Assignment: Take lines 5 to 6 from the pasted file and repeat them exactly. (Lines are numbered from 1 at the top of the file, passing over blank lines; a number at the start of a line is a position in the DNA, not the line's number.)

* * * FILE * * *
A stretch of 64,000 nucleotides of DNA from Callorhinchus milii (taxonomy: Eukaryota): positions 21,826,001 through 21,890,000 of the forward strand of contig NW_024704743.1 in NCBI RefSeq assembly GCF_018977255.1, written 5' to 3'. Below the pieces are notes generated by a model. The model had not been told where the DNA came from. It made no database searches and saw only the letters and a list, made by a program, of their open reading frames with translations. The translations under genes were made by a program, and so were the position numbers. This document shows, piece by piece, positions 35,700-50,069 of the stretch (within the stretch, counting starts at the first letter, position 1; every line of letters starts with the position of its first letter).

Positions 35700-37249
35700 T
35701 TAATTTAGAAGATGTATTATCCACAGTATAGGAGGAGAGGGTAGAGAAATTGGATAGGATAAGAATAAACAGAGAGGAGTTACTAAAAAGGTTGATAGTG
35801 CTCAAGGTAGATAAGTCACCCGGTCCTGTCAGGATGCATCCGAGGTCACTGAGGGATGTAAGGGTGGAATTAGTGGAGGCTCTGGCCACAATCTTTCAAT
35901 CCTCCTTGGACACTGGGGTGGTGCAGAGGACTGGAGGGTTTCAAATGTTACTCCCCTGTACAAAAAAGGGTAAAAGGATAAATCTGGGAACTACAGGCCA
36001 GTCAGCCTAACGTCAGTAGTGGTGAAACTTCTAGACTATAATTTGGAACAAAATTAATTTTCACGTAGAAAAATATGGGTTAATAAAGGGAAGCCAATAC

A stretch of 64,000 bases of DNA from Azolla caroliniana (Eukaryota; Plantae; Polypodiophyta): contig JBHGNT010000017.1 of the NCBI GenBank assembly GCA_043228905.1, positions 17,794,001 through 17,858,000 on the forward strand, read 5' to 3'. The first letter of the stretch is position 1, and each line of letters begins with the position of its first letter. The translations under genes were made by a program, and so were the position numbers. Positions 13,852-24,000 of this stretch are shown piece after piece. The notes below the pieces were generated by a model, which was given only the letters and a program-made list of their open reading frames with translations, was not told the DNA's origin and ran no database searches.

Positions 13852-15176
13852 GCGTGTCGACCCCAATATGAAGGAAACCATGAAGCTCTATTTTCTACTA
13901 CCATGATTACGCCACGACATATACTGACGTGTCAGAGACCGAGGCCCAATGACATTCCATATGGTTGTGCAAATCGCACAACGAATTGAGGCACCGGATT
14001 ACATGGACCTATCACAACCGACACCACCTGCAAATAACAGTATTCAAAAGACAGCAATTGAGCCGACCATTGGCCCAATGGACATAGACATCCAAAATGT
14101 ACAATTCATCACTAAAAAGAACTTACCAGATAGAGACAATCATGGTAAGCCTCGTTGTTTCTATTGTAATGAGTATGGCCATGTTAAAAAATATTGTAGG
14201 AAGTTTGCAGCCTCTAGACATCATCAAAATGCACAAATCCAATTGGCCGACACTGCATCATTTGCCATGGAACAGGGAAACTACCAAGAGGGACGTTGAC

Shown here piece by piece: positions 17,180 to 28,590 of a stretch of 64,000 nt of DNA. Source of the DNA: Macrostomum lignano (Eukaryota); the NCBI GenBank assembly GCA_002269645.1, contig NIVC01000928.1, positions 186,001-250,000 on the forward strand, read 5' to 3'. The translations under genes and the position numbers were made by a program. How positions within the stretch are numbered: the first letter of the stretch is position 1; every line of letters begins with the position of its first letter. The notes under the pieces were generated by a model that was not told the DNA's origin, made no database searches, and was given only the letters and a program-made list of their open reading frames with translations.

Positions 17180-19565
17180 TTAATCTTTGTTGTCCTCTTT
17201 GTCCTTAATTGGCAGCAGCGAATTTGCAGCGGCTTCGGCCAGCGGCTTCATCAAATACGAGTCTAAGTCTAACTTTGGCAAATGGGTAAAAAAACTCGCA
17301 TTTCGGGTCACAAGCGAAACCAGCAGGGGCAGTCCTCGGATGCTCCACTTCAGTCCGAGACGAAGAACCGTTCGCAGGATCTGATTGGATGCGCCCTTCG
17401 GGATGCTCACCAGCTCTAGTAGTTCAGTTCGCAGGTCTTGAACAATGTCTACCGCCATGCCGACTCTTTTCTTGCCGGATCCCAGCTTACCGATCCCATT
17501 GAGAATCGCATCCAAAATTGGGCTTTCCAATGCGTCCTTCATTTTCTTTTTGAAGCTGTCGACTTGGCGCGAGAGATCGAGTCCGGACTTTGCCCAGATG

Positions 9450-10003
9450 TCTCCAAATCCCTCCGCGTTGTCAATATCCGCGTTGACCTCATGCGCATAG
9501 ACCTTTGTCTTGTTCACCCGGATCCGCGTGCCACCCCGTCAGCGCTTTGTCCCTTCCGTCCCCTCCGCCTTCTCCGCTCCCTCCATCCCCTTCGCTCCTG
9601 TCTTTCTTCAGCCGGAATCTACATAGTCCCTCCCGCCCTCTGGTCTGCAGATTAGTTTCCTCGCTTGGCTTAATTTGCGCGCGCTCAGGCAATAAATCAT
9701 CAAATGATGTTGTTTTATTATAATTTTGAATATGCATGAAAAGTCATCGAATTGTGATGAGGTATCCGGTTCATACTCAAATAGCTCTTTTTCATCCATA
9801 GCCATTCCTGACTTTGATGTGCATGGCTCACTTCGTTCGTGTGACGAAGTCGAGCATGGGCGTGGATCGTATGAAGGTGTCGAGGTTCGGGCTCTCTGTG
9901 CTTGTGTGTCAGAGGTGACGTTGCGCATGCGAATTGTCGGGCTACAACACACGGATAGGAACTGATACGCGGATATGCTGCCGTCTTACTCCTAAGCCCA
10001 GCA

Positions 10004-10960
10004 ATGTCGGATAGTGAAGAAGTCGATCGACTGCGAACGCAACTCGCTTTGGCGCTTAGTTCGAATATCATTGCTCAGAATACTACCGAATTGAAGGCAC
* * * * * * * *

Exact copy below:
35801 CTCAAGGTAGATAAGTCACCCGGTCCTGTCAGGATGCATCCGAGGTCACTGAGGGATGTAAGGGTGGAATTAGTGGAGGCTCTGGCCACAATCTTTCAAT
35901 CCTCCTTGGACACTGGGGTGGTGCAGAGGACTGGAGGGTTTCAAATGTTACTCCCCTGTACAAAAAAGGGTAAAAGGATAAATCTGGGAACTACAGGCCA